Mods And The Potential Of Bohemia Interactive’s Map Design


Right before ArmA 3’s Apex expansion came out I decided to finally start up a popular mod scenario called Pilgrimage. It is an odd, sort of slapped-together attempt at unlocking a lot of the potential of Bohemia Interactive’s toy chest of a game. I think it touches on one possible reason DayZ is such a success as well.

The second-place singleplayer winner of Bohemia’s mod contest,  Pilgrimage is sort of an attempt to mold ArmA 3’s components into a more traditional open-world action adventure game. It sets you on the edge of the map and tells you to track down the remains of the player character’s brother. You get information from people, hunt down leads, loot resources, and deal with groups of hostiles peppered across the map. In my experience the result accomplishes just enough in the right places to do things Far Cry or Fallout haven’t quite accomplished, despite its limitations as a mod.

You see, in order to make ArmA into a realistic combined-arms combat simulator, Bohemia Interactive gives these games big maps based on satellite data that incorporate what modern armies might run into: hills, big forests, towns, etc. It’s like a flight simulator game where you can actually walk around in all that Google Maps terrain. The byproduct of this however is that at the human scale, ArmA maps harbor a sense of scale, depth, and natural atmosphere that a Bethesda game or a Ubisoft game just hasn’t been able to touch. If Bohemia is really good at one thing, it’s designing 3D worlds that really feel like worlds.

The problem is that these worlds are pretty much just empty stages for combat simulation. You can walk inside 99 percent of those buildings, scale those mountains in the distance, and get lost in those forests, but there’s nothing in them. If someone filled them with mysteries to solve, people to interact with, items to use, and enemies to fight, you’d have potentially the biggest and deepest Far Cry game ever by a wide margin. Pilgrimage is an attempt to scrape at that potential.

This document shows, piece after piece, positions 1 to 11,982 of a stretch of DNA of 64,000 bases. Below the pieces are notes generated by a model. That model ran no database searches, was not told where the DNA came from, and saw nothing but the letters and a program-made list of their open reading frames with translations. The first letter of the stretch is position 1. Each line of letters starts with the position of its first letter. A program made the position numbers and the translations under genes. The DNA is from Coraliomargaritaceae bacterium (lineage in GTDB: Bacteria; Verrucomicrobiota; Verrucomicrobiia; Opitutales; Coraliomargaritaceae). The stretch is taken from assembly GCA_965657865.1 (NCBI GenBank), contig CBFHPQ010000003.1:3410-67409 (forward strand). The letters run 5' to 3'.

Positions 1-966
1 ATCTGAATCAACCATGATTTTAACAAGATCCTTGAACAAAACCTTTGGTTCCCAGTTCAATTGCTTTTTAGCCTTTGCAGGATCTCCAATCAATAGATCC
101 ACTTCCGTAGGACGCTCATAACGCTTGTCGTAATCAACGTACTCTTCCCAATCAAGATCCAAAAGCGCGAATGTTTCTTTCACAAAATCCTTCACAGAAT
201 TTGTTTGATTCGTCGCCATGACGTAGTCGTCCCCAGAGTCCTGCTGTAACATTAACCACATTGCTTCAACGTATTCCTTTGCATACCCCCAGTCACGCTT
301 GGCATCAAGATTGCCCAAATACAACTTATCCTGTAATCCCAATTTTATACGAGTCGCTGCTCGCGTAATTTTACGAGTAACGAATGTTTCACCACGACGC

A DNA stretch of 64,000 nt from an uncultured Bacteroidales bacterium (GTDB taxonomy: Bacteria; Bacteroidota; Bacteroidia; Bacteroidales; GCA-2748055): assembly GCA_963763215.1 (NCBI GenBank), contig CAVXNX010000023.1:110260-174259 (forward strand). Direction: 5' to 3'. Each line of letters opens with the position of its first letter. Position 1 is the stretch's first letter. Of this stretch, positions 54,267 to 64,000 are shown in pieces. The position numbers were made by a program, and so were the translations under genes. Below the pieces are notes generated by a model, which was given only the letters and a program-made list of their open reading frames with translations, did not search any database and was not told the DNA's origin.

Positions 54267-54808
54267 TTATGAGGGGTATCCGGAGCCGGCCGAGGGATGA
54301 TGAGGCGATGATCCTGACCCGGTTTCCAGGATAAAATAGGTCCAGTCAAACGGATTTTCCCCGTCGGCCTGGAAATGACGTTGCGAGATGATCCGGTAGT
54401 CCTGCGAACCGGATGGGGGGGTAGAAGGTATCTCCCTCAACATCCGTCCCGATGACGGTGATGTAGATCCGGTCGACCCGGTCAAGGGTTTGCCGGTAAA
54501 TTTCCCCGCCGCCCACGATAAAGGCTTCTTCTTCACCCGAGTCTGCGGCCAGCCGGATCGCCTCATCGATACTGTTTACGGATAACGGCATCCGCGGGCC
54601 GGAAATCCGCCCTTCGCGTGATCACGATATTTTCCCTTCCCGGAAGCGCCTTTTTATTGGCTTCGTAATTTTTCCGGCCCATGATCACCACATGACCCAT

I haven’t played DayZ, but I think Bohemia’s map design might be part of its appeal. It not only drops players into a dangerous online world with thick survival systems, but a very big and intricate world. DayZ’s Chernarus probably ranks among the largest on-foot traversal environments that doesn’t use procedural generation, and that game fills it with uncertainty around every corner.

Pilgrimage pretty much just uses random generation to fill the buildings with occupants and loot, and pepper the landscape with armies of enemies. The dialogue is all text and the random generation doesn’t allow for any specificity in it, but it does its job in giving you somewhere to go. The loot is probably what works best here. It gives you a reason to explore the dozens or hundreds of buildings in each town while giving you a sense of progression as well as a sense of survival gameplay. The combat is still ArmA’s harsh tactical simulation which turns out to be a unique thing to combine with this kind of structure.

What’s really neat is how much Pilgrimage let’s players customize it. You can mess with things like the number and density of civilians and enemies, what they can do, and whether or not there are two sides fighting each other. You can potentially turn it into a game where you almost never encounter enemies and just do the detective thing.

If you’re willing to put up with some additional jank on top of ArmA’s already janky-but-impressive systems, this mod can give you both an alternate take on combat simulator gamplay and a look at what a more conventional open-world game would look like within its mechanics.

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